If you or somebody you care about has been injured in a vehicle accident and you expect to receive a settlement or jury verdict in your favor, do you know whether or not the money you get will be taxable? Here, we want to discuss tax issues surrounding auto accident insurance settlements. The reality is that you will not likely have to pay much, if any, taxes on the money you receive if you have been injured in a vehicle accident caused by another driver. Below, we will break down the types of compensation received in these settlements and discuss whether or not they can be taxed.
Looking at the Language from IRS Regulations
There is perhaps no better place to look for information about personal injury settlement tax liabilities than language right from the Internal Revenue Service (IRS). If we look at 26 C.F.R 1., specifically §1.104-1 Compensation for injuries or sickness, we can see that nearly every portion of a personal injury settlement or jury verdict will not be taxable. The IRS says that it does not matter whether or not a person receives compensation through a lump sum amount or through periodic payments – they will generally not be taxed. However, there is an exception to this, which we will discuss below.
Coverage of Medical Treatment
Coverage of medical treatment is typically paid for through an insurance settlement or a jury verdict. In fact, this typically makes up one of the largest portions of a settlement. This is considered a “special damage” meant to compensate a person for any medical expense they incur as a result of their injuries. This is not income. This is an expense an injured individual would otherwise have not had to endure if they had not sustained an injury caused by someone else. This will not be taxable.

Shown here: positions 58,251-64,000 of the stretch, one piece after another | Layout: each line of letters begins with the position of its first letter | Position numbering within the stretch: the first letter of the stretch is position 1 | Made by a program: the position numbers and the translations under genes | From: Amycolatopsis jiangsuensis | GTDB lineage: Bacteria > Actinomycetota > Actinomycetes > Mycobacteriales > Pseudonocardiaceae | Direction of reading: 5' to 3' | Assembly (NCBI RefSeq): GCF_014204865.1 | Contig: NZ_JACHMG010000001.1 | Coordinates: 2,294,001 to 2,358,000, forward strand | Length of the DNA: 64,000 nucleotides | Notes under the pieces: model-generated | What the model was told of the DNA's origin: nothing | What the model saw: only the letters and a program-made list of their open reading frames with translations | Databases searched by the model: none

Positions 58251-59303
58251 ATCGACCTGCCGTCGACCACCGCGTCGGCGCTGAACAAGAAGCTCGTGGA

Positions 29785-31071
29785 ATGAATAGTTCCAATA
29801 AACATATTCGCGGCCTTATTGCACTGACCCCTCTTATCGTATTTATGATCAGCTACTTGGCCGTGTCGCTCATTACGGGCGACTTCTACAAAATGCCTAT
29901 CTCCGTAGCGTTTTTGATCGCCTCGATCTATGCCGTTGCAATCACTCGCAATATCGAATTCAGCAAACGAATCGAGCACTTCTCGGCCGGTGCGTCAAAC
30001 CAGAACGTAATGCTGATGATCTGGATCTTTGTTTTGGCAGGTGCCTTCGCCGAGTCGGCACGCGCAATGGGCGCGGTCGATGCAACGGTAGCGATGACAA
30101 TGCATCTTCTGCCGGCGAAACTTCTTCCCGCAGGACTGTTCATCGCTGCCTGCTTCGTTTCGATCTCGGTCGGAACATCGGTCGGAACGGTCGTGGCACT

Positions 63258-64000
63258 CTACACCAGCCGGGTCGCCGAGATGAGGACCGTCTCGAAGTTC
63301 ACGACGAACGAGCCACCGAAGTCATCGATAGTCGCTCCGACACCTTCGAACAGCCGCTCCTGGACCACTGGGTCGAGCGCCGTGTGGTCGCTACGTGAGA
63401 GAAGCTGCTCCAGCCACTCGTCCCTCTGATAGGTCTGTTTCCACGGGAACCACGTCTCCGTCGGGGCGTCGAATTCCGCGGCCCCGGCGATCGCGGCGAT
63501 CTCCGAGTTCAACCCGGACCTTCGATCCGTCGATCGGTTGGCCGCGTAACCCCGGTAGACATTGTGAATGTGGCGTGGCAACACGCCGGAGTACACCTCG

Pain and Suffering Damages
Pain and suffering damages are considered “general damages” when it comes to a settlement or jury verdict. In order to receive compensation for pain and suffering types of losses, individuals generally have to have sustained a physical injury. Again, these are expenses a person would not have otherwise had to incur if they had not sustained an injury, and this will not be taxable at either the state or federal level.
Property Damage Expenses
Property damage expenses fall under the same special damage umbrella as medical treatment and are meant to help a person repair or replace their vehicle in the aftermath of an accident. Additionally, the cost of any rental vehicle needed in the interim is also included under property damage expenses. Individuals will not be taxed on property damage portions of their settlement or jury verdict.
Lost Income Compensation
It is not uncommon for individuals to have to take time away from work after sustaining an injury in a vehicle accident. This is where we will see that a portion of the settlement is taxable by the IRS. Any settlement or judgment amount that a person receives to reimburse them for lost wages is going to be subject to income tax.
The idea behind taxing this portion of a settlement or judgment is that a person is simply receiving wages that they would have otherwise received if they had not sustained an injury. Because this is replacing another type of income, it will be subject to income tax at the same level the person would have been taxed already.
This can get confusing, particularly if the settlement or judgment amount is all lumped together with the other types of damages mentioned above. It is important to differentiate between the amount used to cover lost income so that those who receive the compensation will note that they have to pay taxes on that portion of the settlement or judgment amount.
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